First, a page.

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paulb

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Just remember that P2P investments aren't protected by FSCS, so the funds are at risk (as a couple of recent collapses have shown). Some providers have their own protection (provision funds) which should help, but are not guaranteed.

That being said - if you're looking for decent returns, I can recommend Assetz Capital which you can sign up at https://investors.assetzcapital.co.uk/lender/registration/?lenderReferral=SAVTTJ . This is obviously a referral link, which I hope is OK in this part of the forum, but if it's not, please let me know.

Edit: I forgot to mention, it's a £50 bonus if you use the referral and invest £1000, but you do have to leave it there for a year.
 

Queen Jess

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P2P is a bigger risk and different places have different rules regarding: taking it your money. Can take a while to "sell" your share back.

Not sure how much money you have, but you should definitely put cash in fixed savings add you get 5% a year (usually £250/month max you can put in) and then at the end of the year it comes back out again.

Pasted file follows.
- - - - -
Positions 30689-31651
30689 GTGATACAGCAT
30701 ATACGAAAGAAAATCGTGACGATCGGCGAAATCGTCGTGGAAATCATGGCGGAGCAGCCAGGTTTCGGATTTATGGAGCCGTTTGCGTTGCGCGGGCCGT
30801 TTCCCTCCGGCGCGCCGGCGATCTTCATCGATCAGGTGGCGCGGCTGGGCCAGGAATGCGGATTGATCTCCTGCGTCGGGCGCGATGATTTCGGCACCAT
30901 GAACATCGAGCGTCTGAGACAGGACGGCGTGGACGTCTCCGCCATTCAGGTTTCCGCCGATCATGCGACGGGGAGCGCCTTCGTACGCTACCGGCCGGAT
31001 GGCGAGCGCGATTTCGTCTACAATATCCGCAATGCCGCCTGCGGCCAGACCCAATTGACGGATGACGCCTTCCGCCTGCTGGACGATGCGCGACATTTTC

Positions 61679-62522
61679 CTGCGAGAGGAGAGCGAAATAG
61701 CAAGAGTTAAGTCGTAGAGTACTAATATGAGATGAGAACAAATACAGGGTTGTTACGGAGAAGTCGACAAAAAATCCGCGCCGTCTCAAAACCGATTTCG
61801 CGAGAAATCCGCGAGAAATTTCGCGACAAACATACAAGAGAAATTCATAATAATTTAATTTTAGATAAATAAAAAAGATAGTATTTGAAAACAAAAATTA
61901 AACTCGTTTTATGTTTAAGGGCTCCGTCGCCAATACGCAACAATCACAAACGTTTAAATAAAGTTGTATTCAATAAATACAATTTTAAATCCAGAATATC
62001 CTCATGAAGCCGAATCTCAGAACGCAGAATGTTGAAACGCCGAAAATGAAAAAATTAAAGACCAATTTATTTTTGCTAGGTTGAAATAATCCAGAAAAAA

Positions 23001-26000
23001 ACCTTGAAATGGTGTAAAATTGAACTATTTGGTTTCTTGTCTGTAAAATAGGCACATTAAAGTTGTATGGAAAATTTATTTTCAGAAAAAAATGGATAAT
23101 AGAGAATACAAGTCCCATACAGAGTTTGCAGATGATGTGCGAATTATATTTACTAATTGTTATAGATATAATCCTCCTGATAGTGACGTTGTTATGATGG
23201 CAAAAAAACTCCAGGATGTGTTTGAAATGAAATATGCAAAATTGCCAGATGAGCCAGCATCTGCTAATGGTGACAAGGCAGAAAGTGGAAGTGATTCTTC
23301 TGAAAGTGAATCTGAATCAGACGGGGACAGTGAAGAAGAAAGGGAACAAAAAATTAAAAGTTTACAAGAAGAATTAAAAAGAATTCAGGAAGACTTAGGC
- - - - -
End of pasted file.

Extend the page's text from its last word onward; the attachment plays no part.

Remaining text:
If I were you I would make sure I have enough in an emergency fund that is instant access (could be an ISA). Just go for the highest rate you can find. Then diversify and put some in fixed rate savings (tied up for a year)/bonds and some more tied up in longer term investments (whether that is P2P or some sort of FTSE tracker etc). Just work out how much risk you are happy with and what length of time you want your cash tied up for.
 

An-na

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P2P is a bigger risk and different places have different rules regarding: taking it your money. Can take a while to "sell" your share back.

Not sure how much money you have, but you should definitely put cash in fixed savings add you get 5% a year (usually £250/month max you can put in) and then at the end of the year it comes back out again.

If I were you I would make sure I have enough in an emergency fund that is instant access (could be an ISA). Just go for the highest rate you can find. Then diversify and put some in fixed rate savings (tied up for a year)/bonds and some more tied up in longer term investments (whether that is P2P or some sort of FTSE tracker etc). Just work out how much risk you are happy with and what length of time you want your cash tied up for.
Hi Queen Jess :)

That is great advice. Thank you very much.
I know from life experience that an emergency fund is vital so I am factoring that in. There is so much research to do but I am getting there slowly.

Thanks from An-na :D